While Windows Hello is secure, it also requires a compatible webcam and with hackers hijacking webcams, some manufacturers have started including a physical webcam cover that slides over the camera. This has prompted many to question Microsoft's decision to not include a camera cover on the new Surface devices. It's not clear why Microsoft decided not to include a physical shutter for added peace of mind, but Stevie Bathiche, an Applied Sciences Group lead at Microsoft, revealed to PCWorld that Surface devices already have a feature to protect users. He said that the camera LED on Surface devices is separate and not controlled by software so if it is on, it means that the webcam is in use. This makes it almost impossible for bad actors to hack into the software and disable the camera LED.
The light is not software-controlled. The light is controlled by the camera itself, which is detached from the system, which means if that light’s on, it’s sending data, period. It’s impossible for that camera to be on, without that light being on.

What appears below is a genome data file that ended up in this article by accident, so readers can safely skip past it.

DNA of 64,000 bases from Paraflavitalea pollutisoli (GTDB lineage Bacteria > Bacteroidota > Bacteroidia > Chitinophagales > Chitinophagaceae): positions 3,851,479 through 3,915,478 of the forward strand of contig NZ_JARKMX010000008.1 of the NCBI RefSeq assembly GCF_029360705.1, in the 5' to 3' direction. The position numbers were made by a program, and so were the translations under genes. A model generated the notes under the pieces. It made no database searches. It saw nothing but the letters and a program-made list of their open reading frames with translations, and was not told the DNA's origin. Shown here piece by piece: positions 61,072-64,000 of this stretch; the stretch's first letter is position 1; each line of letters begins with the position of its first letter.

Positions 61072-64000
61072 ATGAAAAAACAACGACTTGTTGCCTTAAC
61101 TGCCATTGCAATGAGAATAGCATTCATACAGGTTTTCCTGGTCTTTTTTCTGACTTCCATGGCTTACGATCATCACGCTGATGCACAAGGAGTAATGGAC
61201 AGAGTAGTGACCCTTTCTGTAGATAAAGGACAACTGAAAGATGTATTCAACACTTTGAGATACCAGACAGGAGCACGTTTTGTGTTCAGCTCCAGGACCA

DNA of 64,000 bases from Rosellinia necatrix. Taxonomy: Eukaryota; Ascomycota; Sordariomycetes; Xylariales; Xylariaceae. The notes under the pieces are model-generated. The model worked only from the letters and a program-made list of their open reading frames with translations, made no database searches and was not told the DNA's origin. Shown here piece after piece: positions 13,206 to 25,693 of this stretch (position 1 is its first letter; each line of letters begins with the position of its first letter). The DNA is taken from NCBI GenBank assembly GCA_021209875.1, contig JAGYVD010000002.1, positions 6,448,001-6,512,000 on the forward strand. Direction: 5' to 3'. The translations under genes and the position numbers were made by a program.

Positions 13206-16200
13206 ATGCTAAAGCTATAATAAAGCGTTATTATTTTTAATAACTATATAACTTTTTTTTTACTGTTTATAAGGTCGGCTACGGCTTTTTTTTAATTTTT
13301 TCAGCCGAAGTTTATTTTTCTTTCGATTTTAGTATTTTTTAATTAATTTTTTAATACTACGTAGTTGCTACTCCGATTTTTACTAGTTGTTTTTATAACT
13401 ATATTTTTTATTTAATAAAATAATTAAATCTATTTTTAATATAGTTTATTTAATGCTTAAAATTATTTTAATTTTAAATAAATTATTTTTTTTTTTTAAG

That’s one of the things that we felt was important for customers to understand when the microphone’s on.
Bathiche went on to explain the importance of the mic icon on the taskbar to notify users when the microphone is in use. Some laptops like Lenovo's ThinkPad have solved the eavesdropping problem by adding a dedicated shutter to cover the camera and a hardware key to turn off the microphone.
While Microsoft does not provide those options, Bathiche believes that separating the camera LED and adding a microphone icon is enough to protect the privacy of the users. If you're the paranoid type then you can always grab an aftermarket camera shutter or use some good old tape.